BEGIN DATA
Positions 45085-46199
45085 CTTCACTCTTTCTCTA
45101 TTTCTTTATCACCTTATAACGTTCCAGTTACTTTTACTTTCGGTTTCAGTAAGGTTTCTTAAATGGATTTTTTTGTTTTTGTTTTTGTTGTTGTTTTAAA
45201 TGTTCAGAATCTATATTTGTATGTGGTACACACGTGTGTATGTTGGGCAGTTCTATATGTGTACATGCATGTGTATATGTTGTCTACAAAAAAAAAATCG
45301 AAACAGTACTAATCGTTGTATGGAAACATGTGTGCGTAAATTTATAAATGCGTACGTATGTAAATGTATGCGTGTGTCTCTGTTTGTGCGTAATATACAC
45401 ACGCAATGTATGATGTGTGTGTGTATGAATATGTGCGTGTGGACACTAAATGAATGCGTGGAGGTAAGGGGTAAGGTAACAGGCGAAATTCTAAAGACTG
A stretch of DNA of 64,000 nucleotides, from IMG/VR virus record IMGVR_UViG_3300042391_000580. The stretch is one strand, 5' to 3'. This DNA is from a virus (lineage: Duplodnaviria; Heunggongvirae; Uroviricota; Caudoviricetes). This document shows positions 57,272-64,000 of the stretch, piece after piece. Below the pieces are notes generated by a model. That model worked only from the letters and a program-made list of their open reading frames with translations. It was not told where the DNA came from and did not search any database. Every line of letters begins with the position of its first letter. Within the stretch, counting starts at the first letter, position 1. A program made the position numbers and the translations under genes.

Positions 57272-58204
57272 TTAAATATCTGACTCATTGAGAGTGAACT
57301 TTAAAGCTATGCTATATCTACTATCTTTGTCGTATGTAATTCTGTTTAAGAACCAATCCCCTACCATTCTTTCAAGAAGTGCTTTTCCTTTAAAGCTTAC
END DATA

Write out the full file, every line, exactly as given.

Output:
Positions 45085-46199
45085 CTTCACTCTTTCTCTA
45101 TTTCTTTATCACCTTATAACGTTCCAGTTACTTTTACTTTCGGTTTCAGTAAGGTTTCTTAAATGGATTTTTTTGTTTTTGTTTTTGTTGTTGTTTTAAA
45201 TGTTCAGAATCTATATTTGTATGTGGTACACACGTGTGTATGTTGGGCAGTTCTATATGTGTACATGCATGTGTATATGTTGTCTACAAAAAAAAAATCG
45301 AAACAGTACTAATCGTTGTATGGAAACATGTGTGCGTAAATTTATAAATGCGTACGTATGTAAATGTATGCGTGTGTCTCTGTTTGTGCGTAATATACAC
45401 ACGCAATGTATGATGTGTGTGTGTATGAATATGTGCGTGTGGACACTAAATGAATGCGTGGAGGTAAGGGGTAAGGTAACAGGCGAAATTCTAAAGACTG
A stretch of DNA of 64,000 nucleotides, from IMG/VR virus record IMGVR_UViG_3300042391_000580. The stretch is one strand, 5' to 3'. This DNA is from a virus (lineage: Duplodnaviria; Heunggongvirae; Uroviricota; Caudoviricetes). This document shows positions 57,272-64,000 of the stretch, piece after piece. Below the pieces are notes generated by a model. That model worked only from the letters and a program-made list of their open reading frames with translations. It was not told where the DNA came from and did not search any database. Every line of letters begins with the position of its first letter. Within the stretch, counting starts at the first letter, position 1. A program made the position numbers and the translations under genes.

Positions 57272-58204
57272 TTAAATATCTGACTCATTGAGAGTGAACT
57301 TTAAAGCTATGCTATATCTACTATCTTTGTCGTATGTAATTCTGTTTAAGAACCAATCCCCTACCATTCTTTCAAGAAGTGCTTTTCCTTTAAAGCTTAC